Dan 11:2-3

                                                Jump from fourth Persian king to Alexander

Matt 25:31ff

                                                Jesus’ coming and last judgment?

 

c. Short range to verify longer range

1 Kings 13:2-5

                                                Altar splits, arm paralyzed to verify Josiah prophecy.

2 Kings 20:5-6,8-11

                                                Shadow reverses to verify 15-year extension of life.

Dan 2, 7, 9, 11 - sequence then jump

                                                4 kingdoms, 70 weeks, Antiochus => Antichrist

Luke 21:20ff

                                                Prediction re/ AD 70 destruction => eschatological destruction?

 

d. Explicit chronological indicators

Dan 9:24ff

                                                70 ‘weeks’ = 70 sabbatical cycles?

Matt 24:15,21,29,32-34 (use of #6a, above?)

                                                When, then, immediately after, budding tree => summer

 

B. Works on Fulfilled Prophecy

 

1. Fritz Ridenour, ed.  Who Says God Created....  Glendale, CA:  G/L Publications, 1967 (pb, 186 pp).  A popular presentation of Christian evidences, including a dis­cussion of fulf prophecies regarding four ancient cities, the Jews and the Messiah.

 

a. Babylon (Isa 13:19-21; Jer 25:12-14)

b. Tyre (Ezk 26:3-14,19)

c. Edom (Isa 34:5-12; Amos 1:11-12; Ezk 25:14)

d. Nineveh (Nah 1:1-8; 2:3-6; 3:7; Zeph 2:13-15)

e. Messiah (Gen 3:15; Mic 5:2; Zech 9:9; Isa 50:6; 53:12; Ps 22:18; 34:20; 16:10)

f. Israel (Deut 28:64-68; Isa 43:5-6; Jer 29:14; Isa 61:4; Ezk 36:34-35)

 

2. Peter W. Stoner and Robert C. Newman.  Science Speaks. 4th ed.  Chicago:  Moody, 1976 (pb, 128 pp).  A popular work on evidences, with chap­ters on science and ful­filled prophecies.

 

a. Tyre (Ezk 26:3-5,7,12,14,16)

b. Samaria (Mic 1:6)

c. Gaza & Ashkelon (Zeph 2:4,6; Amos 1:8; Jer 47:5)

d. Jericho (Josh 6:26)

e. Golden Gate (Ezk 44:1-3)

f. Zion plowed (Mic 3:12)

g. Jerusalem enlarged (Jer 31:38-40)

h. Palestine (Lev 26:31-33; Ezk 36:33-35)

i. Moab & Ammon (Ezk 25:3-4,9-10; Jer 48:47; 49:6)

j. Edom (Jer 49:16-18)

k. Babylon (Isa 13:19-21; Jer 51:26,43)

l. Sidon (Ezk 28:20-23)

m. Capernaum & Bethsaida (Lk 10:13,15)

n. Highway from Egypt to Assyria (Isa 19:23-25)

o. Egypt (Ezk 29:12-15; 30:13)

p. Messiah's birthplace (Mic 5:2)

q. Messiah's forerunner (Mal 3:1)

r. Messiah's entrance (Zech 9:9)

s. Messiah's wounds (Zech 13:6)

t. Messiah's betrayal money (Zech 11:12-13)

u. Messiah's reaction to oppression (Isa 53:7)

v. Messiah's piercing (Ps 22:16)

 

3. Josh McDowell.  Evidence That Demands a Verdict.  San Bernardino, CA:  Campus Crusade/Here's Life, 1972 (pb, 387 pp).  A nice sourcebook of materials on historical evidence for Christianity, with two chapters on ful­filled prophecy:

 

a. Chapter 9: The Messianic Prophecies (pp 147-184)

with bibliography

b. Chapter 11: [Other] Prophecy (pp 277-335)

with bibliography

 

4. Fred John Meldau.  Messiah in Both Testaments.  Denver:  Christian Victory Publishing Co., 1956 (pb, 96 pp). An extensive treatment of Messianic prophecies, including a good section on the paradoxical aspects which make faked fulfillment of the messianic prophecy complex untenable.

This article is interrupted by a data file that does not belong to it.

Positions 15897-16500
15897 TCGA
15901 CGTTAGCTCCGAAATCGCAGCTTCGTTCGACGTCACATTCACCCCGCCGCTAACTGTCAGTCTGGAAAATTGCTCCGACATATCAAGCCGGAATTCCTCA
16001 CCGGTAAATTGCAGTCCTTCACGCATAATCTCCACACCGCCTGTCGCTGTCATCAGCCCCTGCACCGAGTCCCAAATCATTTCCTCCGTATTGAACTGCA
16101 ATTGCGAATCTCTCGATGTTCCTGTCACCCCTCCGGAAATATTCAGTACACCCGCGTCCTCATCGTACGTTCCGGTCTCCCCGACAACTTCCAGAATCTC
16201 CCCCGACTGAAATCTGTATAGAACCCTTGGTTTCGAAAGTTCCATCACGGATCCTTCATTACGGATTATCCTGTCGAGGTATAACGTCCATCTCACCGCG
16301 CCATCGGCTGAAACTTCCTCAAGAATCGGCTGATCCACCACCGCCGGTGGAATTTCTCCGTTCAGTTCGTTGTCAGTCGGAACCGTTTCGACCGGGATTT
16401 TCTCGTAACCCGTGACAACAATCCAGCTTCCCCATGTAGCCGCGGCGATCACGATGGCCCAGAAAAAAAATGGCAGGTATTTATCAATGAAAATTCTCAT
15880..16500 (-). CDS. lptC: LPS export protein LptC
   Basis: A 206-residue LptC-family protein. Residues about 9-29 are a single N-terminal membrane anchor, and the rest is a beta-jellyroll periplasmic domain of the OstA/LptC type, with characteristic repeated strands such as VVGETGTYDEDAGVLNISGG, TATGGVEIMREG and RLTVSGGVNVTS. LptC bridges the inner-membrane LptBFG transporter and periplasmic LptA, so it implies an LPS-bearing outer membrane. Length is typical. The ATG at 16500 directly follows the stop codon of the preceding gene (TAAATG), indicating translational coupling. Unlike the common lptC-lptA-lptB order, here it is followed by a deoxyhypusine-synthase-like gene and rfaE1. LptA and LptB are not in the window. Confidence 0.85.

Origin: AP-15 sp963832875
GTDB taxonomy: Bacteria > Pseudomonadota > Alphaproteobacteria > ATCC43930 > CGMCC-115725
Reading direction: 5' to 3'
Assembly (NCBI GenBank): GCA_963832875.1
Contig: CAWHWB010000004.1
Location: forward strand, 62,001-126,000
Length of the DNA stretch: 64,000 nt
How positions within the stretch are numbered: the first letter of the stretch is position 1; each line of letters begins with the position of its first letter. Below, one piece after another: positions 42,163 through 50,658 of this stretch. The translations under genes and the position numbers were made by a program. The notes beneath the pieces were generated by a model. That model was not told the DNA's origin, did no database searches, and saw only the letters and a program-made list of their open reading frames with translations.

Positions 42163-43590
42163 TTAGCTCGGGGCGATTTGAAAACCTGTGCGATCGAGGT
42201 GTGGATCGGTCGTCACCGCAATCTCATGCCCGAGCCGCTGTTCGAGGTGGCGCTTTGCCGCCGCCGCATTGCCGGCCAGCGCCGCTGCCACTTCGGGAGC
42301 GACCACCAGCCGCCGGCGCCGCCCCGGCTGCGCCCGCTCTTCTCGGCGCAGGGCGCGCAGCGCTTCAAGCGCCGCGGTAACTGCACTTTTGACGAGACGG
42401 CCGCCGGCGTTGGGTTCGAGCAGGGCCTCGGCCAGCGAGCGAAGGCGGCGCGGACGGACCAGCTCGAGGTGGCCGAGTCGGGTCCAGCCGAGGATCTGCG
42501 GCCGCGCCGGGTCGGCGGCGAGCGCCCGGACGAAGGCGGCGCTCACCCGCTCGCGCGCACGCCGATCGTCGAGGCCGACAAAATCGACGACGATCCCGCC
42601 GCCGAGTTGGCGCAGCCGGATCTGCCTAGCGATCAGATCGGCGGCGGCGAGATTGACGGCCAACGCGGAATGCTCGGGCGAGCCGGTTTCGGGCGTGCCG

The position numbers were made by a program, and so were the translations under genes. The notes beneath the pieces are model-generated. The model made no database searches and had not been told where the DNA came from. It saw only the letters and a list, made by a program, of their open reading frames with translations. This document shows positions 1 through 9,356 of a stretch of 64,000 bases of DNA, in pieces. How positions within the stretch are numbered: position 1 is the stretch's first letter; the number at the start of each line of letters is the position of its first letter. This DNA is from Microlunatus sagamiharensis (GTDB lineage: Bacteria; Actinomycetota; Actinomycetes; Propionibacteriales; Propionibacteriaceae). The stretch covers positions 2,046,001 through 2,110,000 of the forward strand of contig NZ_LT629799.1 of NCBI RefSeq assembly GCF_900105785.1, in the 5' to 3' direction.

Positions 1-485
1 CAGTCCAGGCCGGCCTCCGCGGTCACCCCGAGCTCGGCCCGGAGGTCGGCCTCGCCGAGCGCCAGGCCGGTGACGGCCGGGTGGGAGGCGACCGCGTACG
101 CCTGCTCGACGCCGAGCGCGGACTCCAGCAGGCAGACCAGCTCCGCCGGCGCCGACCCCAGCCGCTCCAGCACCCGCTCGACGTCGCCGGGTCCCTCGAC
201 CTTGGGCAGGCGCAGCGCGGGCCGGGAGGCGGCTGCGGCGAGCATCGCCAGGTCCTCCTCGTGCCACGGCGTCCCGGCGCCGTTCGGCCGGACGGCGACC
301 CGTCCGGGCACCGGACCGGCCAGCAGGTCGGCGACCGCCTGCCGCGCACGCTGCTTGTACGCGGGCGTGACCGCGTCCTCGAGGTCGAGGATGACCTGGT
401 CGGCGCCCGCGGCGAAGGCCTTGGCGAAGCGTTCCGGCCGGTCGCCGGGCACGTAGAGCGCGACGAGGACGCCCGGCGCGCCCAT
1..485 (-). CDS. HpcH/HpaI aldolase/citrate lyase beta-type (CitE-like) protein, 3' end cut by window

a. The Credentials of the Messiah

12 topics re/ descent, birth, time of coming

b. Life and Ministry of the Messiah

holiness, miracles, sacrifice

c. Paradoxes concerning Christ

13 topics

d. Suffering, Death and Resurrection of Christ

 

5. Bernard Ramm.  Protestant Christian Evidences.  Chicago:  Moody Press, 1953 (pb, 252 pp).  Textbook on Xn evi­dences, with a chapter on fulfilled prophecy which uses examples from the minor prophets only.

 

a. Hosea (1:4-5; 1:7; 1:11; 3:4)

b. Joel (2:28-32; 3:6-8)

c. Amos (1:3-5; 6-8; 9-10; 13-15; 2:1-3; 4-5; 3:12-15; 5:27)

d. Obadiah

e. Micah (1:6; 3:12; 4:10; 5:2)

f. Nahum

g. Zechariah (1:12-21; 2:4; 7; 10-11; 3:8; 9; 6:8; 9-15; 9:9; 11:1-14; 12:10; 13:7-9)

h. Malachi (1:2-5; 3:1; 4:5)


            6. John Urquhart.  The Wonders of Prophecy.  Harris­burg, PA:  Christian Publications, n.d. (pb, 241 pp).  A classic work on fulfilled prophecies, originally written about 1900 and in print until recently.  Tries to select prophecies that liberals cannot easily redate.

 

a. Tyre (Ezk 26)

b. Sidon (Ezk 28:20-23)

c. Egypt (Ezk 29-30; Isa 19)

d. Edom (Ezk 35:3-7)

e. Philistia (Ezk 25; Jer 47; Zeph 2; Zech 9)

f. Judea (Lev 26; Deut 29; Isa 6; Amos 3, 5; Mic 1, 3; Matt 11)

g. Babylon (Isa 13; Jer 25, 50, 51)

h. World History (Dan 2)

i. Messianic (many passages)

j. Jewish History (many passages)

 

7. Frederick A. Aston.  The Challenge of the Ages.  Scars­dale, NY:  Research Press, 1963.  (pb, 24 pp).  A translation, commentary and discussion of the fulfill­ment of Isa 52:13-53:12 by a Russian of Jewish back­ground who did graduate studies on OT here in the US.  Responds to liberal arguments.  Reprinted in edited form as chapter 11 in Newman, The Evidence of Prophecy, below.

 

8. J. Barton Payne.  Encyclopedia of Biblical Prophecy.  New York:  Harper and Row, 1973 (hb, xxiv + 754 pp).  Divides all 8,352 predictive verses in the Bible into 1,817 predictions, and tries to suggest when each was or will be fulfilled.  Contains bibliography, tables, indices and the following four summaries:

 

a. Biblical Predictions in Order of Fulfillment (pp 631-59)